HILLARY CLINTON said it was hard to imagine there had been yet another school shooting. Seven such incidents have occurred in the States over the past 18 months, and they will continue happening, probably with increasing frequency, until the underlying causes are effectively addressed.

The reasons for such violence are uncontentious and well-known. But just because the problem is understood and has a solution in theory does not mean that it will be solved in practice. Social factors, values and personal interests - in short, political considerations - get in the way. With a powerful gun lobby, controlling a gun culture that allows easy access to lethal weapons to anyone unable to control their anger, turns out to be a hot potato too far.

Solving a social problem is of a higher order of complexity than an intellectual problem considered in isolation. People are involved. Like a good puzzle, such a problem must be anti-intuitive, which militates against the very consensus necessary to motivate change in a democracy.

Great minds do not think alike. Otherwise they wouldn't be great. Societies, crowds and groups have their own logic. You can reason with individuals. But demagogues don't reason with crowds - they sway them. Even if all agree on what needs doing - power, skill and political will are needed to effect change. But we elect politicians not for their problem-solving skills, but on image: how they talk and move. The line from the Tom Lehrer song: "At last we have a senator who can really sing and dance!" points up a truth. So expert advisers are needed.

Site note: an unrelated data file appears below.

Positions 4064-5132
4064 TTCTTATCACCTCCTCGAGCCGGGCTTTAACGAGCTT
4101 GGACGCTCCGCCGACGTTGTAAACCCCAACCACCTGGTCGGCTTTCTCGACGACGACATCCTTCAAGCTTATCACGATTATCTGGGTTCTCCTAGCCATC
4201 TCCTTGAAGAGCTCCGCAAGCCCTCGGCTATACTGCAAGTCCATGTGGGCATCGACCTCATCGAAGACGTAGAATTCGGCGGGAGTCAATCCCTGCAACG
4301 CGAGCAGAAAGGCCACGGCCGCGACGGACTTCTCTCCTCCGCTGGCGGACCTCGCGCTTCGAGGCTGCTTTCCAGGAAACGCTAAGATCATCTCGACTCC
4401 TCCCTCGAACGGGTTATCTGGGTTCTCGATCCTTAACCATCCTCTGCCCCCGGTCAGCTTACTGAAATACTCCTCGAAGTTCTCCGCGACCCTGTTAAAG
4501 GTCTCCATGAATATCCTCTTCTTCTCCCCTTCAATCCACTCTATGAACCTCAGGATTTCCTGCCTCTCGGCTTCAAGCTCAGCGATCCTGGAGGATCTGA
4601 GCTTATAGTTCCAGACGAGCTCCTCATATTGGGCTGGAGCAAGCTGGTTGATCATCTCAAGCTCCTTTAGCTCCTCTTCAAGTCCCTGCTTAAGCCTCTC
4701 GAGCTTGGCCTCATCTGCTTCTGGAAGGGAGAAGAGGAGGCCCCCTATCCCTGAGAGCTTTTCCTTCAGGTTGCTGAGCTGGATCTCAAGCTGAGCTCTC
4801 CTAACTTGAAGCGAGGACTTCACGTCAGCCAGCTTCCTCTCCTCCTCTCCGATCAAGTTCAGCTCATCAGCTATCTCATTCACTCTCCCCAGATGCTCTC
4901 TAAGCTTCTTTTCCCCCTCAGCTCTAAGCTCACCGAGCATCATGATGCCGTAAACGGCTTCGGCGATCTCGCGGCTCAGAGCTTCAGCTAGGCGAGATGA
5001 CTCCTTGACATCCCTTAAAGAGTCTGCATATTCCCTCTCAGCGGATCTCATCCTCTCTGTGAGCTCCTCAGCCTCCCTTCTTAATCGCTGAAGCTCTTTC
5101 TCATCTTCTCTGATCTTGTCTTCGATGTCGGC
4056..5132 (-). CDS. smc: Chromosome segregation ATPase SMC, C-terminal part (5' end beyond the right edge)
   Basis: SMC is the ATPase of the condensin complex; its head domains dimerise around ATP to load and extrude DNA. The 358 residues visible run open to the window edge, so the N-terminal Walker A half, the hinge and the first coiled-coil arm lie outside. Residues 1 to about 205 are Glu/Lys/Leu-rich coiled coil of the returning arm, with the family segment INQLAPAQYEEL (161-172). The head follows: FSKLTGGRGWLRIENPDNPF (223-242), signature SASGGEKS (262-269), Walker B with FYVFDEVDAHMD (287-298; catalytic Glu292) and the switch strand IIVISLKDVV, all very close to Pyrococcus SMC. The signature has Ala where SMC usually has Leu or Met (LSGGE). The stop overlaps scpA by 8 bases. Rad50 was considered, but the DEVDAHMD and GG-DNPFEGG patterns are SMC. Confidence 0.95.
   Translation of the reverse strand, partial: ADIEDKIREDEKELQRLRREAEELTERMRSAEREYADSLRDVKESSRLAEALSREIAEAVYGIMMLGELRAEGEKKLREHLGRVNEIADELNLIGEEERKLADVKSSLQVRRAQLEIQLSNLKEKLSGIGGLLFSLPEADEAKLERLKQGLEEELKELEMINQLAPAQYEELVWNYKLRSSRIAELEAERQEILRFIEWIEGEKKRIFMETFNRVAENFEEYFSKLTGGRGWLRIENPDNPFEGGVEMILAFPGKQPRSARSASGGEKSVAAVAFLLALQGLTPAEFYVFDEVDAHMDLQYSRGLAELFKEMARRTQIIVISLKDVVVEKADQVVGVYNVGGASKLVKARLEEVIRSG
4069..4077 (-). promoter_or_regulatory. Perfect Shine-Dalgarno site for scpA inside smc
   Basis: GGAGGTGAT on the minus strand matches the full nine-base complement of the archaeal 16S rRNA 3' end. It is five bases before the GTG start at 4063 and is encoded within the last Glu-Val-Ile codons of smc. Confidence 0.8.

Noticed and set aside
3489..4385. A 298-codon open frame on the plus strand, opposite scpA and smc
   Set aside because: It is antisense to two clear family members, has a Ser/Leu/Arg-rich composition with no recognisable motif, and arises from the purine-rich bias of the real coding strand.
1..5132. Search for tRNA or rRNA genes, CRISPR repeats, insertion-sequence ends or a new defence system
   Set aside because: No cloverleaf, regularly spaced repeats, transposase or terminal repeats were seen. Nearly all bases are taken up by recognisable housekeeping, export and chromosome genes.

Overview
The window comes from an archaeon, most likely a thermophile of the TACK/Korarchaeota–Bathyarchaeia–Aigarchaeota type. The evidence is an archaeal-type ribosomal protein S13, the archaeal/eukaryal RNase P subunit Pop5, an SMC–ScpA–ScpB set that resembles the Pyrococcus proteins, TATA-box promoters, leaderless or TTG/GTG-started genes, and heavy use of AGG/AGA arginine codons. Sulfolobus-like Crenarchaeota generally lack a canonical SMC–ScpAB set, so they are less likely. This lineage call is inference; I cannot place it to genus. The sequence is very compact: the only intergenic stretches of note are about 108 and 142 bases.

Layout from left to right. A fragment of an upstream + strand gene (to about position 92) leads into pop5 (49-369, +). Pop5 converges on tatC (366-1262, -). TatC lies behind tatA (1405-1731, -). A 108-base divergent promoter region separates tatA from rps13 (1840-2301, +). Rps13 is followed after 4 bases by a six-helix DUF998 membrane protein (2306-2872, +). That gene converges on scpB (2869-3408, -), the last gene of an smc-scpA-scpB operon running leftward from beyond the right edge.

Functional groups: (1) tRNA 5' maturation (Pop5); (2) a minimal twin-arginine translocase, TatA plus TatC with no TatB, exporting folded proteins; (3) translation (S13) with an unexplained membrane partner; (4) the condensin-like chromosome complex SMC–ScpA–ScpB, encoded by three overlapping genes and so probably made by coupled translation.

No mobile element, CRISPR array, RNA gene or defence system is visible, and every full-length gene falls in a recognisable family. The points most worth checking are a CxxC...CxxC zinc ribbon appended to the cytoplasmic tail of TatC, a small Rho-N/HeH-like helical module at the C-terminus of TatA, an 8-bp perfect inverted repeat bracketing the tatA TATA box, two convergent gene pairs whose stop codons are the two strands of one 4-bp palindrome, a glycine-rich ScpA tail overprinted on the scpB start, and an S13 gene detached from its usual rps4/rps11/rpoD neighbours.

But what if social good and personal self-interest conflict? You can always fall back on Maslanka's Third law: "For every expert advising a course of action, there is one who advises the exact opposite." Choose the right experts and you can free yourself of doing the right thing.

Solutions to last week's problems

1 It is tempting to "see" the shortest route between opposite diagonals of the cube as shown in Fig 1a. Unfolding it does not distort the surface, however, and the shortest route is as in Fig 1b. 2 See next week's Puzzlemaster.


Points to ponder

1 Three flies swim in a straight line away from a common starting point in a bowl of soup. How can the starting point be found? (Fig 2)

2 3 legs good, 4 legs not so good. Under what wobbly circumstances? Why?

3 Find a single-word anagram of COSY IGLOO.

Comments to: indy@ puzzlemaster.co.uk